Auto council targets production of 35,000 vehicles in 2016


The National Automotive Design and Development Council (NADDC) says it will drive the local vehicle production capacity from the current 25,000 to 35,000 units by the end of 2016.

The council’s Director of Policy and Planning, Mr Luqman Mamudu
announced this in an interview with newsmen on Thursday in Abuja.

“Our emphasis this year is to drive local assembly capacities and
grow the market by restraining importation of used vehicles, which are undermining the industry.
“Our current operating capacity is about 25,000 units annually, but we hope to reach 35,000 before the end of the year.
“This may sound ambitious but we are encouraged by the attitude of the new leadership of the Nigeria Customs Service (NCS), which is no longer antagonistic,’’ he said.

Mamudu recently said that the implementation of the automotive policy suffered some setbacks due to the reluctance of the past NCS leadership to implement the new vehicle import tariff.

He said that some NCS officials had misunderstood the concessions granted to vehicle assemblers under the policy to mean revenue loss to the Federal Government.

According to him, the development discouraged some existing and potential investors from making further investment commitments.

Mamudu also said that the NADDC was planning to launch its low cost automotive credit purchase scheme this year.
“This depends on if we get proceeds of our vehicle import levies
which are now remitted to government fully, thanks again to the new customs leadership.

“We also will start off our local content programme by commissioning our automotive test centres in three locations in Nigeria.’’ Mamudu welcomed the plan to sell off Peugeot Automobile Nigeria (PAN) Limited to competent investors in vehicle manufacturing.

It would be recalled that the Asset Management Corporation of Nigeria (AMCON) on January 12 announced the decision to sell its 79.3 percent equity stake in PAN.
AMCON said that it acquired the stake four years ago after purchasing the company’s debt and converted some as equity.
According to the corporation, PAN has assets totaling N24.96 billion as at December 2014 and an equity of N11.98 billion.

The company is seeking investors with experience in automobile
manufacturing to buy into the stake.
Mamudu said that the sale of PAN to competent investors would greatly boost the country’s vehicle production capacity.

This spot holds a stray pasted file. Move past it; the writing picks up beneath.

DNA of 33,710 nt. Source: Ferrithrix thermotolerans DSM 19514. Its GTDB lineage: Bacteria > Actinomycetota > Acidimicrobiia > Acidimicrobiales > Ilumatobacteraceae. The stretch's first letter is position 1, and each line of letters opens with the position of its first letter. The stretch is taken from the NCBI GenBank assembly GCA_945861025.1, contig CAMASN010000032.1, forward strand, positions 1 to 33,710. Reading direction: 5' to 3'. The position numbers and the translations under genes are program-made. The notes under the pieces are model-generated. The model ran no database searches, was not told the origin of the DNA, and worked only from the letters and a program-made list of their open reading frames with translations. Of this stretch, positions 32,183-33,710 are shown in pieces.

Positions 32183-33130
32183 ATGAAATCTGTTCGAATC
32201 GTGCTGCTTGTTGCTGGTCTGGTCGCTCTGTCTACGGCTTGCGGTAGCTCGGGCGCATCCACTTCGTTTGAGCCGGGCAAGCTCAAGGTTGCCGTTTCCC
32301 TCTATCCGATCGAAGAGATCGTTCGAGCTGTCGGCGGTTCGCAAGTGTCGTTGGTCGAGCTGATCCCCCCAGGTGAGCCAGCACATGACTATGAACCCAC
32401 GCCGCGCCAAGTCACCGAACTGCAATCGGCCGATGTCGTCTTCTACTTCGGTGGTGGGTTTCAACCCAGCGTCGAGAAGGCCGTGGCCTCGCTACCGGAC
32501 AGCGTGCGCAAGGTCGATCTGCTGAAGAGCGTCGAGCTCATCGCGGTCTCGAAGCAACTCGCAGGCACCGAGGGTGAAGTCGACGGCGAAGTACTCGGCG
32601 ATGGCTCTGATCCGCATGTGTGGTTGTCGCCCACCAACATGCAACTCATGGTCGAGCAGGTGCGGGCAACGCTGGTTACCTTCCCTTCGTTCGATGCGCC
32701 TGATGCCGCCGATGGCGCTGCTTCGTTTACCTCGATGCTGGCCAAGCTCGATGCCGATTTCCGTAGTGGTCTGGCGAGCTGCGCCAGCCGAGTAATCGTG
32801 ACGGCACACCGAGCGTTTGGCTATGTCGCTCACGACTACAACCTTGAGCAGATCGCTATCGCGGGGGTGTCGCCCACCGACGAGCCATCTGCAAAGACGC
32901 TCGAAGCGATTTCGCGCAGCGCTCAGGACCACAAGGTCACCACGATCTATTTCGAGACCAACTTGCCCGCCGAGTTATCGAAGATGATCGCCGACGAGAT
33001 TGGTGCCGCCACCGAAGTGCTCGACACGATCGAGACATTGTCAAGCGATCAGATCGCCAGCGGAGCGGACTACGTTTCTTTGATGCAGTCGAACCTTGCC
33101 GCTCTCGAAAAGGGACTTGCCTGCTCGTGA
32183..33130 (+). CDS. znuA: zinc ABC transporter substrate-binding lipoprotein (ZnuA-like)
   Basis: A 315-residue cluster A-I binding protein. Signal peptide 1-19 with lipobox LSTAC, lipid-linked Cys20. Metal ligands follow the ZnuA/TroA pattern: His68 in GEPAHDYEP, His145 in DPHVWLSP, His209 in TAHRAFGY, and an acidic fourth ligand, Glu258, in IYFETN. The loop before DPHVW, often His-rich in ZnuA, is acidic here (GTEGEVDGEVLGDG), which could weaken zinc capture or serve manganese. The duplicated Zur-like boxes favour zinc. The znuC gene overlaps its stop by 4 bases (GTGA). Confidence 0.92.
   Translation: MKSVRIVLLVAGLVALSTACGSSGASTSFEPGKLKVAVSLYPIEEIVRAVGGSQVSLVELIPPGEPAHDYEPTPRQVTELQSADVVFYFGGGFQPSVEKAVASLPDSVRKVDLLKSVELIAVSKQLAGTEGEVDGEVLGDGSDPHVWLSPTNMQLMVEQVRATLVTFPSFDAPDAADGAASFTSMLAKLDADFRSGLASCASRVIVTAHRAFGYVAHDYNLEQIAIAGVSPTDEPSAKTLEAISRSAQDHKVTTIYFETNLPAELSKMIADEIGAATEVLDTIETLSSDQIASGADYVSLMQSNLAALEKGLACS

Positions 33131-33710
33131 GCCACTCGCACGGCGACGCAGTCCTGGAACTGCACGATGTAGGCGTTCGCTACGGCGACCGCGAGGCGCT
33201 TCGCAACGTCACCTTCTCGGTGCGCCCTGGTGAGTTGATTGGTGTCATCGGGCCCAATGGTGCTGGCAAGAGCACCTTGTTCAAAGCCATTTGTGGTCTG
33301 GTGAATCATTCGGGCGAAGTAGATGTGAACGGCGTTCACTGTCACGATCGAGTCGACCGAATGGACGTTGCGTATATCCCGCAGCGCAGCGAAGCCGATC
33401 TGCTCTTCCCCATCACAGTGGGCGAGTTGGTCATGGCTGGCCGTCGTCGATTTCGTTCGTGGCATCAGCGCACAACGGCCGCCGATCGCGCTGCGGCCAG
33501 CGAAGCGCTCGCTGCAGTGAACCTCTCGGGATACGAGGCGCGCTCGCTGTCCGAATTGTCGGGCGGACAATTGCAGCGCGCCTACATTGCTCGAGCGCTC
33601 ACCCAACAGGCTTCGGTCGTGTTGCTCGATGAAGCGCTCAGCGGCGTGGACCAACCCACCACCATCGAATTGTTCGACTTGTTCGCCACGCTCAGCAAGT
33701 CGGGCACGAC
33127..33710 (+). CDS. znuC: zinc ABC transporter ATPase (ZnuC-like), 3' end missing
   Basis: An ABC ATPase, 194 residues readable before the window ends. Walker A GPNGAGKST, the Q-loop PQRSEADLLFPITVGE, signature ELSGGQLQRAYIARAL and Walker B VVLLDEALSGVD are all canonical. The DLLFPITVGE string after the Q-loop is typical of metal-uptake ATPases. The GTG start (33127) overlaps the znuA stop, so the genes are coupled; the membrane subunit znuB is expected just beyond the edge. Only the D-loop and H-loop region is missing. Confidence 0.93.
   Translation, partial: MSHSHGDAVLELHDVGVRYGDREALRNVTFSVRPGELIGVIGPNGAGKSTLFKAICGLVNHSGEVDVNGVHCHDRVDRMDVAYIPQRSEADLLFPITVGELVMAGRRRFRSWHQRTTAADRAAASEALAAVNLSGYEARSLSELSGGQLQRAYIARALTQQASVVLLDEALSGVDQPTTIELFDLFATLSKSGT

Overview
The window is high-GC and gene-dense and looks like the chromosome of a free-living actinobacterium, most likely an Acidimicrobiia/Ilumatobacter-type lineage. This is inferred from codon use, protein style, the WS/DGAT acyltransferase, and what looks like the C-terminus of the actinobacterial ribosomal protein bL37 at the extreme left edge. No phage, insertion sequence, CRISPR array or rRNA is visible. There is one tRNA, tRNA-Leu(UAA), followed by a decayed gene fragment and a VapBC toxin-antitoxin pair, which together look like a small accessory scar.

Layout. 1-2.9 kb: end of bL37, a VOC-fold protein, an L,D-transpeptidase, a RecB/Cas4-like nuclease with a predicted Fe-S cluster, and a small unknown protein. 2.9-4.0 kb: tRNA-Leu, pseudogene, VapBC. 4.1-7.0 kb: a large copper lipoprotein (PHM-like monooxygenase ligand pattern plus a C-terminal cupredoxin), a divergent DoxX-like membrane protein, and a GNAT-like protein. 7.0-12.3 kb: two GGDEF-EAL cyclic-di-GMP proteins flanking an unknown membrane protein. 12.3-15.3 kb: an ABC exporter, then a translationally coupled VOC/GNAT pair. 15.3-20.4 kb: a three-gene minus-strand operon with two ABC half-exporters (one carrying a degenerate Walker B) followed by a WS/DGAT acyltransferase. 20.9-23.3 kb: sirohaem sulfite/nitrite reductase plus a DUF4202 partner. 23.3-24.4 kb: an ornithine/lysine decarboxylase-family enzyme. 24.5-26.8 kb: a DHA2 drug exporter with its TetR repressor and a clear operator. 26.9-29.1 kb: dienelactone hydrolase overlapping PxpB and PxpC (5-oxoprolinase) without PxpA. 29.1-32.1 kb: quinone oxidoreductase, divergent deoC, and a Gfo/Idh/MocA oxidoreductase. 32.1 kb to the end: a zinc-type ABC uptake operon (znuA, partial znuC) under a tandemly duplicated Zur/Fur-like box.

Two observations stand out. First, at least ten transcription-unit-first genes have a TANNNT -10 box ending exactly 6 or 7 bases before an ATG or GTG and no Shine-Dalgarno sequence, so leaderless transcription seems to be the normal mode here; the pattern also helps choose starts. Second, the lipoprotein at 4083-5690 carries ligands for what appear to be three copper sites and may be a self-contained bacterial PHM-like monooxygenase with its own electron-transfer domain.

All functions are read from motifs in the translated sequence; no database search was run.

He explained that PAN’s facility in Kaduna remained the best
Completely Knocked Down vehicle assembly plant in the country.
He added that the sale of the company had remained urgent since the launch of the National Automotive Industry Development Plan (NAIDP) in 2013.
“I don’t know why it took AMCON this long to sell the company because we have long introduced a very serious potential investor to the corporation.
“Perhaps, AMCON wanted to build up the facility to be attractive
enough for investors before selling it.
“At the end of the day we can only guess, because if the plant was sold long ago, by now Nigeria would have been flooded with cars mostly built here at CKD level.
“All the erstwhile local component manufacturing plants would have also been resuscitated by now,’’ he said.
According to him, PAN has about 73 vehicle component manufacturers on its list, in addition to the most comprehensive world class paint system, all of which have been idle.
PAN Nigeria Limited was set up in 1972 as a joint venture between the Nigerian government and Peugeot France with an annual production of 90,000 cars in the 1980s.

But operations plunged and the company accumulated bad loans shortly after the government sold its stake via a privatisation to local core investors in 2006.
He said NADDC would encourage successful buyers of the company to concentrate on building low cost and high quality cars for Nigerians.
“Multi-models do not allow long production runs and therefore economies of scale. This is what we desire to drive down cost of vehicles,’’ he said. (NAN)

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